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Market & Competitiveness

ON THE ROAD TO COMPETITIVENESS

Solar photovoltaic technology has proven in recent years that, with the appropriate regulatory framework in place, it can be a major contributor to reaching the EU’s target of 20% renewable energy sources (RES) by 2020. Technology improvements and economies of scale have spurred steady cost reduction, which will continue in coming years as the PV industry progresses toward competitiveness with conventional energy sources.

But already today, PV electricity is cheaper than many people think. In the coming years the technology will become even more cost-effective and competitive — and qualify therefore as a vital part of Europe’s energy future. Under the right policy and market conditions, a certain level of competitiveness with grid electricity could be achieved in some markets as early as 2013, and then spread across the continent in the different market segments by 2020.

The expected system price decline will continue to play a major role in the achievement of PV competitiveness.

PV will play an important role in the evolution of the European energy mix, covering about 15% (or, under a paradigm shift scenario, up to 25%) of the EU electricity demand by 2030.

MARKET SITUATION AT THE END OF 2012

PV system prices have declined by more than 50% over the past five years, bringing PV close to competitiveness in some countries, in some market segments. Driven by adequate Feed-in-Tariffs or similar incentives, the PV market has developed accordingly in many countries in Europe and it has begun significant growth outside of Europe since 2010.

  • 31.1 GW of PV systems were installed globally in 2012, up from 30.4 GW in 2011; PV remains, after hydro and wind power, the third most important renewable energy source in terms of globally installed capacity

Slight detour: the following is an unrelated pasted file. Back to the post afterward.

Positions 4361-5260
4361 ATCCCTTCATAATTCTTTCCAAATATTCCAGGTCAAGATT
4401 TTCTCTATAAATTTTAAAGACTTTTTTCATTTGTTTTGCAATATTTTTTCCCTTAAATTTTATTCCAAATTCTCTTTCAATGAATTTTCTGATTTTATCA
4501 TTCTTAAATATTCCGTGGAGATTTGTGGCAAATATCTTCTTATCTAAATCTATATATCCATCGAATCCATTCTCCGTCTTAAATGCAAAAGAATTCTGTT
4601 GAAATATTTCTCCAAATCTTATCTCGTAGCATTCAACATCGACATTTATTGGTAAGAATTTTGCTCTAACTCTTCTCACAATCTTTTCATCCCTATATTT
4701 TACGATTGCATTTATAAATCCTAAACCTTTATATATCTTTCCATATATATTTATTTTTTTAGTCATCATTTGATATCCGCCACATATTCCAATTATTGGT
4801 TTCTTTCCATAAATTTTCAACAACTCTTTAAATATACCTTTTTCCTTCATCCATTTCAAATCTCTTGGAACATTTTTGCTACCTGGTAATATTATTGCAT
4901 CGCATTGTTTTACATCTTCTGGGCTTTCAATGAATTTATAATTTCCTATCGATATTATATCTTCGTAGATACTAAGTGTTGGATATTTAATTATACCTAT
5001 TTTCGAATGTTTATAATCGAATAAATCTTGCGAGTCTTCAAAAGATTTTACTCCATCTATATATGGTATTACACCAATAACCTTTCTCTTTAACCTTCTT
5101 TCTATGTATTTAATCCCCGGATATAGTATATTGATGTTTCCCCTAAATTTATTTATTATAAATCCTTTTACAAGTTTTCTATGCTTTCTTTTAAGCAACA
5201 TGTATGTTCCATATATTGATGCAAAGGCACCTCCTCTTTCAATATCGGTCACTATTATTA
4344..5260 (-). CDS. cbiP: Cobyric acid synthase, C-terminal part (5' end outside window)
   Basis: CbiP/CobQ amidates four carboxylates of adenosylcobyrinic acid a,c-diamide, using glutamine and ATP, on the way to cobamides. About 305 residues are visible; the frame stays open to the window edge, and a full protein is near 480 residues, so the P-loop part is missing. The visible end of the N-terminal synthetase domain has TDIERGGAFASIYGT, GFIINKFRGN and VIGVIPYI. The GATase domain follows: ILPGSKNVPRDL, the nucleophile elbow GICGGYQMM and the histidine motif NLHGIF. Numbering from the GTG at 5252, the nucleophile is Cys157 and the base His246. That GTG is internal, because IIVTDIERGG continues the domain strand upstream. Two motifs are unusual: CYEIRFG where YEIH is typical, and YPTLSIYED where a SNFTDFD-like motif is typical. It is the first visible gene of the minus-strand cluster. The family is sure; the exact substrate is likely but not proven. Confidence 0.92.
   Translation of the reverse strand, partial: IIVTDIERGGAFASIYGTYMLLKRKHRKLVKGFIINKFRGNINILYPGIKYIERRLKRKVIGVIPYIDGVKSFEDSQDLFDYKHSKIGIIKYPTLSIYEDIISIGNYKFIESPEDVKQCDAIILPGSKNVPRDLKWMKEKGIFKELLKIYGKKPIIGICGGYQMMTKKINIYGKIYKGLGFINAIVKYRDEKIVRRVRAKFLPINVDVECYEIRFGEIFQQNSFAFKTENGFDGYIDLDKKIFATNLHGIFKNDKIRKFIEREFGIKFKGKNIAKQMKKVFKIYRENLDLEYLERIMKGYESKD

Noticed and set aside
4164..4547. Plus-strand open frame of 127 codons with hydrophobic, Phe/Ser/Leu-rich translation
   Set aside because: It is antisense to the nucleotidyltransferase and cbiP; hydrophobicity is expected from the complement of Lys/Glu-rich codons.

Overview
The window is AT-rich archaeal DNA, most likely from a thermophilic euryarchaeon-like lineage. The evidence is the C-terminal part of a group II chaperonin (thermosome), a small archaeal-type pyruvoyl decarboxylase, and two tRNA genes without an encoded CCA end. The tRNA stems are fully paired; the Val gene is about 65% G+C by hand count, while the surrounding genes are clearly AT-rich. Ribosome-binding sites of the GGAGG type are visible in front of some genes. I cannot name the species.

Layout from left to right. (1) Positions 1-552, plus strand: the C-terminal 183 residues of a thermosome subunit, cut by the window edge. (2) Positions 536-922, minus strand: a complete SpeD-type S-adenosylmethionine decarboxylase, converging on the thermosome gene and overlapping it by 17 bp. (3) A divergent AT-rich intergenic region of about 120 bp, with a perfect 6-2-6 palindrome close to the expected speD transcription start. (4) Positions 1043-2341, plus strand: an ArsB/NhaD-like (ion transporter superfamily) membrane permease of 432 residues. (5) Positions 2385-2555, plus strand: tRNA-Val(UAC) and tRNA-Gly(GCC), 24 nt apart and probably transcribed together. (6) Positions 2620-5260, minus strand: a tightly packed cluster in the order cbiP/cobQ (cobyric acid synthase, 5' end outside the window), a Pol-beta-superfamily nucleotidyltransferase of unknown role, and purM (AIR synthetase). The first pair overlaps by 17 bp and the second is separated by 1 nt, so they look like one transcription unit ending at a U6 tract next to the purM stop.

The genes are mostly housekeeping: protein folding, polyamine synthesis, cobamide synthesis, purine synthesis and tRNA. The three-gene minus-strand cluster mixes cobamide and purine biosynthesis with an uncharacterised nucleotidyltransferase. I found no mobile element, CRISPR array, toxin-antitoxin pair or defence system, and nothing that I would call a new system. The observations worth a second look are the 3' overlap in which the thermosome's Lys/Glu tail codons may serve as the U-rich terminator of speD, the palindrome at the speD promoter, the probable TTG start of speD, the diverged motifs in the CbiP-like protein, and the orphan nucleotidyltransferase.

• 17.2 GW of PV capacity were connected to the grid in Europe in 2012, compared to 22.4 GW in 2011; Europe still accounts for the predominant share of the annual global PV market, with 55% of all new capacity in 2012
      
  • Germany was the top market in 2012, with 7.6 GW of newly connected systems; followed by China with an estimated 5 GW; Italy with 3.4 GW; the USA with 3.3 GW; and Japan with an estimated 2 GW
       
  • For the second year in a row, PV was the number-one new source of electricity generation installed in Europe; PV now covers 2.6% of the electricity demand and 5.2% of the peak electricity demand in Europe
       
  • Under a pessimistic Business-as-Usual scenario, the global annual market could reach 48 GW in 2017; under a Policy-Driven scenario, it could be as high as 84 GW in 2017

For the second year in a row, PV was the number-one new source of electricity generation installed in Europe in 2012; PV now covers 2.6% of the electricity demand and 5.2% of the peak electricity demand in Europe.

In 2012, more than 100 GW of PV are installed globally - an amount capable of producing at least 110 TWh of electricity every year. This energy volume is sufficient to cover the annual power supply needs of over 30 million European households.

For the first time in the last 12 years, the PV market in Europe decreased in terms of new connected capacity. Even so, in 2012 the PV market in Europe again exceeded all expectations. 

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